Pastors should speak the truth, but at the same time welcome people for what they are able to give: this is the first step; the rest we leave to the Lord. That was the message of Pope Francis at the daily Mass at the Casa Santa Marta on Thursday, December 15th.
St John the Baptist was at the centre of the Pope’s homily. The liturgy of Advent, especially in these days, often reflects on his ministry: a man who lived in the desert, preached, and baptized.
The strong preaching of Baptist against the Pharisees and the Doctors of the Law.
Many people went out into the desert to find John the Baptist, including the Pharisees and the doctors of the law.
The latter, though, went out with a certain detachment, intending not to be baptized by John, but to judge him. In the Gospel of the Day, Jesus asks the crowds what they went out to see in the desert: “a reed swayed by the wind? Someone dressed in fine garments?” They weren’t looking for men dressed in fine vestments, because people like that are found in the palaces of kings – “or sometimes of Bishops,” the Pope added. Rather, they went out to see a prophet, one who was “more than a prophet.” Jesus said “among those born of women, no one is greater than John.” He was “the last of the prophets,” the Pope said, because after him came the Messiah. Dwelling on the reason of John’s greatness, Pope Francis explained, “He was a man who was faithful to what the Lord had asked of him”; “he was great because he was faithful. This greatness is seen even in his preaching:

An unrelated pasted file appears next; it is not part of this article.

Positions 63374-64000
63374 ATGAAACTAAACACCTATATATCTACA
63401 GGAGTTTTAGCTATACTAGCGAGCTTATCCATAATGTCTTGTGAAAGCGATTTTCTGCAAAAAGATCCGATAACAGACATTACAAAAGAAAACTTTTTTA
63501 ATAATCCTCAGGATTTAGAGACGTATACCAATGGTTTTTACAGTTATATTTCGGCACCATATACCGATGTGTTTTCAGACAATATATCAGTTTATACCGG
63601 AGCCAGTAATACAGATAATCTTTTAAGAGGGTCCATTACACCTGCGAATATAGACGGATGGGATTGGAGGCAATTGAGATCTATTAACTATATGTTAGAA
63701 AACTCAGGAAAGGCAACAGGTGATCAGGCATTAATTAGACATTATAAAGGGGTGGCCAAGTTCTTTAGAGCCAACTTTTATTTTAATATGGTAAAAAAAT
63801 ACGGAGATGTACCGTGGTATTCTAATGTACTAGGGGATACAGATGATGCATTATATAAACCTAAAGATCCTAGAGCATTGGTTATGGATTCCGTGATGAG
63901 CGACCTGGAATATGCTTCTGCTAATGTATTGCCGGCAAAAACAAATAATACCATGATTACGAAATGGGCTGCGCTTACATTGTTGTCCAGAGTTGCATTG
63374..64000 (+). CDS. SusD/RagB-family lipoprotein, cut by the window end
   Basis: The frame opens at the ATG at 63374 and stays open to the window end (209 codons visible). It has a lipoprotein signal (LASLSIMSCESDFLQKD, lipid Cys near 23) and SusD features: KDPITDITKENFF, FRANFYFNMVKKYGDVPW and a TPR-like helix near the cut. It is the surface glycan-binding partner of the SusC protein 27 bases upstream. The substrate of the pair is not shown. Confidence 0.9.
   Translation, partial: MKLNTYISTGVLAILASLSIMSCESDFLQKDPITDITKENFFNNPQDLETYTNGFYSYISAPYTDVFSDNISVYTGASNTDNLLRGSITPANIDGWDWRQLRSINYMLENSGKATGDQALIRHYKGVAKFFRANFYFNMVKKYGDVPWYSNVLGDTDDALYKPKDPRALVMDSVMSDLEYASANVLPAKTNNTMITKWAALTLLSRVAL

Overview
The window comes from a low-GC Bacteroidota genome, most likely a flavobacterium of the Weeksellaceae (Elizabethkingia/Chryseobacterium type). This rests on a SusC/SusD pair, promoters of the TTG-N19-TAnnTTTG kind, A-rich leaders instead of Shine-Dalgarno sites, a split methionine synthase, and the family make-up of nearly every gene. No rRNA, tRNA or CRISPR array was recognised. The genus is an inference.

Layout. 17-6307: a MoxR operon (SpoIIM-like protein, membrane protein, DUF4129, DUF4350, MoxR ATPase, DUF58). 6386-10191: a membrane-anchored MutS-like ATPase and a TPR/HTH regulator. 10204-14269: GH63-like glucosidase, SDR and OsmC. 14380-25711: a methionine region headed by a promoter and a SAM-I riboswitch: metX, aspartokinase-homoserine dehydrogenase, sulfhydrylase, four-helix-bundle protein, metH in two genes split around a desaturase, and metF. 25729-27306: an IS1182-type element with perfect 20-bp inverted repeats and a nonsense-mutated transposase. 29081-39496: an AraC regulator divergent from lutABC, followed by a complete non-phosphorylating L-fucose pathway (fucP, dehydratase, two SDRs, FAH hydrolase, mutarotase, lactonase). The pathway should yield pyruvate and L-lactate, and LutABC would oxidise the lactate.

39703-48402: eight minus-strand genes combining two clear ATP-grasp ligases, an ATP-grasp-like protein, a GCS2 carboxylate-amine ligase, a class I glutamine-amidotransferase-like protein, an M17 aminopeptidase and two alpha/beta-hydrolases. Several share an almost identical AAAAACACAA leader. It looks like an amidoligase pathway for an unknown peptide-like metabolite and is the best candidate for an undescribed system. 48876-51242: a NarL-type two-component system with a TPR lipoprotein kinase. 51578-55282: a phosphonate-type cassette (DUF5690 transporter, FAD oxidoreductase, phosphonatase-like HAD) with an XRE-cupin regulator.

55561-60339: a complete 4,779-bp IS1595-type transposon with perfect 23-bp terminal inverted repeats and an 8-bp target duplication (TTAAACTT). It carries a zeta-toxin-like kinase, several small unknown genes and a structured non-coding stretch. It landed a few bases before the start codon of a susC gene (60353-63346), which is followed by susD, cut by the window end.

He preached forcefully, he said some ugly things to the Pharisees, to the doctors of the law, to the priests, he didn’t say to them: “But dear friends, behave yourselves!” No. He said to them simply: “You race of vipers!” He didn’t use nuance. Because they approached in order to inspect him and to see him, but never with open hearts: “Race of vipers!” He risked his live, yes, but he was faithful. Then to Herod, to his face, he said, “Adulterer! It is not licit for you to live this way, adulterer!” To his face! But it is certain that if a pastor today said in the Sunday homily, “Among you there are some who are a race of vipers, and there are many adulterers,” certainly the Bishop would receive disconcerting letters: “But send away this pastor who insults us.” And he insulted them. Why? Because he was faithful to his vocation and to the truth.
The Pope noted, though, that with the people he was understanding: of the publicans – who were known as public sinners because they exploited the people – he said,
“Do not ask for more than what is just.” “He began with small things. Then we’ll see. And he baptized them,” Francis continued. “First this step. Then we see.” He asked the soldiers, the police, not to threaten or denounce anyone and to be content with their pay. “This means not entering into the world of tangents,” Pope Francis explained. “When a policeman stops you, he tests you for alcohol, there is a little more: ‘Eh, no, but… how much? Come on!’ No. This no.” John baptized all these sinners, “but with this minimal step forward, because he knew that with this step, the Lord would do the rest.” And they converted. “It is a pastor,” the Pope continued, “who understood the situation of the people and helped them to go forward with the Lord.”
John was then the only prophet to whom the grace of pointing out Jesus was given.
Although John was great, strong, secure in his vocation, “he still had dark moments,” he had his doubts,” said Francis. In fact, John began to doubt in prison, even though he had baptized Jesus, “because he was a Saviour that was not as he had imagined him.” And so he sent two of his disciples to ask Him if He was the Messiah. And Jesus corrects the vision of John with a clear response. In fact, He tells them to report to John that “the blind see,” “the deaf hear,” “the dead rise.” “The great can afford to doubt, because they are great,” the Pope said.